Among Barcelona's government-run exhibition halls dedicated to contemporary art, the one with the best track record so far is the Centre Santa Monica, which despite its nebulous identity and second-rate catalogues has come up with some real jewels in the last few years, including a survey of neo-conceptual art in Spain, new work from China, and little-known sculptures by Chris Burden. Currently on view at there is "Des/aparicions" [dis/appearances] (through Apr. 15), a large-scale installation by Antonio Muntadas that addresses the unusual history of the Centre's 17th-century building. Before becoming an exhibition hall, it served as (in the following order) a convent, a residence for impoverished artists, home to the Barcelona circus, a military office-cum-arsenal, a Red Cross headquarters, a tax collection center and a journalism school. As Eleanor Heartney has pointed out, much of Muntadas's work involves an attempt to reveal the invisible structure of institutional power. Muntadas has converted the center's main, good-sized space into a darkened, makeshift theater equipped with a movie screen and seating. Images (some stable, other intermittent) are projected throughout the space. The gesticulating hands of local politicians hover near the ceiling, while old images of the building fade in and out on the theatre's walls and floor. In addition, two videos are shown on the screen. "S.M.E.P." intersperses segments of an 1956 propagandistic film about the journalism school with recent interviews of its former students conducted by the artist. "TVE, Primer Intento" is a chronological compilation of Spanish national television's official sign-off. The subtle changes which take place in these announcements (which depict Spain's royal family) speak to Spain's democratic transition. Muntadas has also given new meaning to the center's lecture hall by piping in "Hymn of Hymns," a mixture of national anthems. "The File Room," his interactive archive of cultural censorship, is also on view. For more information: http://www.wsite.es/des-aparicions. A PLETHORA OF PUBLIC PROJECTS IN NORTHERN SPAIN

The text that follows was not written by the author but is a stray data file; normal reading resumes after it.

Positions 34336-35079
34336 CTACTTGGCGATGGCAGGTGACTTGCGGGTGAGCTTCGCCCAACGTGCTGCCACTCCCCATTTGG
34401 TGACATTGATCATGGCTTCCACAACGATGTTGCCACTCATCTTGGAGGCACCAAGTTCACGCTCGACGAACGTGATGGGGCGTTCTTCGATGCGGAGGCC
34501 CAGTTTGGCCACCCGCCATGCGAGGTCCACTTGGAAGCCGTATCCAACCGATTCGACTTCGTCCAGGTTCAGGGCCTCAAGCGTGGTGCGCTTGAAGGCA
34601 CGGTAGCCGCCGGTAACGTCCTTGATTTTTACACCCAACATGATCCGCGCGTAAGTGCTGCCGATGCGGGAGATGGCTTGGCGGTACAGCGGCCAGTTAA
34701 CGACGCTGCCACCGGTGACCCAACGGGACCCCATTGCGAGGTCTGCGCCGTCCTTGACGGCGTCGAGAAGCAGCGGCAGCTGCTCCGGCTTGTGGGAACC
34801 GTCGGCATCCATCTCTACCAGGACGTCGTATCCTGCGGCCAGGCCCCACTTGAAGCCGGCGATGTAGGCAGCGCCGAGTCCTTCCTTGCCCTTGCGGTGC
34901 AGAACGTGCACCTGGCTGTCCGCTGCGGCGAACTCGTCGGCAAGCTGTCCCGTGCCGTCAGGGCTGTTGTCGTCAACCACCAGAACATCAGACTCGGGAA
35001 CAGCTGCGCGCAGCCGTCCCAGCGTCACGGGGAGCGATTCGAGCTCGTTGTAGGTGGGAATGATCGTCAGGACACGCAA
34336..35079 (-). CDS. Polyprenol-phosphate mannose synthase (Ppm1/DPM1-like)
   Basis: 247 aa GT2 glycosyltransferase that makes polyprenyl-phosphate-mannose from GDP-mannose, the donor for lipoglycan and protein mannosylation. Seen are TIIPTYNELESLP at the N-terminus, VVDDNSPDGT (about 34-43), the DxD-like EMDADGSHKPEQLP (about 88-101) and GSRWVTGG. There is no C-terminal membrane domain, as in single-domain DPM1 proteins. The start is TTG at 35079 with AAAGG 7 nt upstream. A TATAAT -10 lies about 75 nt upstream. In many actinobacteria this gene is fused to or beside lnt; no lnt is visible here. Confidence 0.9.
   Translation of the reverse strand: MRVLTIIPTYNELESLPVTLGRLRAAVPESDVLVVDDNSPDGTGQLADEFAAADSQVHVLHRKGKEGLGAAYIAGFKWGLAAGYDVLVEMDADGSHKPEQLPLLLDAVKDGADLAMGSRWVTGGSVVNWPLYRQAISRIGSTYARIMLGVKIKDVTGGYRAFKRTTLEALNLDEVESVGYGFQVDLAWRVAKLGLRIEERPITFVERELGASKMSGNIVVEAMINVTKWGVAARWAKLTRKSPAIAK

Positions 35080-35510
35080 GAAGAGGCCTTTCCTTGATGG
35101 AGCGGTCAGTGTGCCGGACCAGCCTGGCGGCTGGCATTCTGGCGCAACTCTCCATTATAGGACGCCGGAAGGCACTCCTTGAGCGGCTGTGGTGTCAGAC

Arts activity is also picking up in other parts of Spain, thanks in part to new contemporary art museums.In Bilbao (in Spain's Basque region, near France), the new Guggenheim Museum Bilbao, designed by Frank O. Gehry, is under construction. It looks beautiful--but when will it open? Some time in 1997, hopefully. Meanwhile, the project has drawn the attention of curators and artists to the city's gritty industrial landscape. Last summer, independent curator Corinne Diserens initiated "Puente de pasaje" [Bridge of Passage], an ongoing series of temporary public art projects. So far, Dennis Adams, Willie Doherty, Marcelo Exposito and others have been invited to create works that respond to an unusual turn-of-the-century hanging bridge (sort of like a suspended ferry) and/or the surrounding working-class neighborhood. Currently scheduled for May is an installation by Suzanne Lefont involving large photographic images to be hung in Bilbao's metropolitan train stations (the images are designed to be seen by passengers while the trains are in motion). In Santiago de Compostela (also in northern Spain, but on the Atlantic coast side, above Portugal), the Centro Galego de Arte Contemporanea (CGAC) has put together an ambitious program directed toward the city's primarily university audience. International artists are asked to produce new work which is backed-up with a mini- retrospective, such as in the case of "Advento," a stunning exhibition of work by Christian Boltanski. Many well-known pieces, such as Les Suisses morts, Monuments: Les enfants de Dijon, and L'ange de l'alliance, which seem to have lost their impact (at least for this viewer) in traditional museum galleries, are empowered by the special setting employed: the dark, dank 14th-century Church of San Domingos de Bonaval (directly adjacent to CGAC). On the floor of the church, Boltanski has arranged used coats in a cruciform which echoes the transept; this a magical piece, impossible to imagine anywhere else. KIM BRADLEY is an American art critic living in Barcelona.